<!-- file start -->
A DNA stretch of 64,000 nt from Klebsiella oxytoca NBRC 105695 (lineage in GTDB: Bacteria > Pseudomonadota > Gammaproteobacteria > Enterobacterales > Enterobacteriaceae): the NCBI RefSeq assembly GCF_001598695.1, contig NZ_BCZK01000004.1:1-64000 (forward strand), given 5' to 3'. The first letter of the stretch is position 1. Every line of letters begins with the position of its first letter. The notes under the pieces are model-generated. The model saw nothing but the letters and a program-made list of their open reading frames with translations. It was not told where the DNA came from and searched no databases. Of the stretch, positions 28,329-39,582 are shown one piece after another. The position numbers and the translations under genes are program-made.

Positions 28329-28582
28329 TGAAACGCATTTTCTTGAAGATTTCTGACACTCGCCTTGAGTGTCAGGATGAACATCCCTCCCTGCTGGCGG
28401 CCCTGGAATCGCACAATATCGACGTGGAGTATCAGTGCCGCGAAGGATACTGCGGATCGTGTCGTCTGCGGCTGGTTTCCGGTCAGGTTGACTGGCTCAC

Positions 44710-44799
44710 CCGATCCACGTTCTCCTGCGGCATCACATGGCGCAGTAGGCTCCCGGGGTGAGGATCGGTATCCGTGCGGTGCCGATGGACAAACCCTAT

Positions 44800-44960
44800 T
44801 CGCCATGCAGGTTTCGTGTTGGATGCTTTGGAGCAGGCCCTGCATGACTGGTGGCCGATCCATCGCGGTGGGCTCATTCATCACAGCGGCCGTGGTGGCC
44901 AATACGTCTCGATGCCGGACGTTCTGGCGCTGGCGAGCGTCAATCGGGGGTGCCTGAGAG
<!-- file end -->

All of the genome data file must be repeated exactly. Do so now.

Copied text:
A DNA stretch of 64,000 nt from Klebsiella oxytoca NBRC 105695 (lineage in GTDB: Bacteria > Pseudomonadota > Gammaproteobacteria > Enterobacterales > Enterobacteriaceae): the NCBI RefSeq assembly GCF_001598695.1, contig NZ_BCZK01000004.1:1-64000 (forward strand), given 5' to 3'. The first letter of the stretch is position 1. Every line of letters begins with the position of its first letter. The notes under the pieces are model-generated. The model saw nothing but the letters and a program-made list of their open reading frames with translations. It was not told where the DNA came from and searched no databases. Of the stretch, positions 28,329-39,582 are shown one piece after another. The position numbers and the translations under genes are program-made.

Positions 28329-28582
28329 TGAAACGCATTTTCTTGAAGATTTCTGACACTCGCCTTGAGTGTCAGGATGAACATCCCTCCCTGCTGGCGG
28401 CCCTGGAATCGCACAATATCGACGTGGAGTATCAGTGCCGCGAAGGATACTGCGGATCGTGTCGTCTGCGGCTGGTTTCCGGTCAGGTTGACTGGCTCAC

Positions 44710-44799
44710 CCGATCCACGTTCTCCTGCGGCATCACATGGCGCAGTAGGCTCCCGGGGTGAGGATCGGTATCCGTGCGGTGCCGATGGACAAACCCTAT

Positions 44800-44960
44800 T
44801 CGCCATGCAGGTTTCGTGTTGGATGCTTTGGAGCAGGCCCTGCATGACTGGTGGCCGATCCATCGCGGTGGGCTCATTCATCACAGCGGCCGTGGTGGCC
44901 AATACGTCTCGATGCCGGACGTTCTGGCGCTGGCGAGCGTCAATCGGGGGTGCCTGAGAG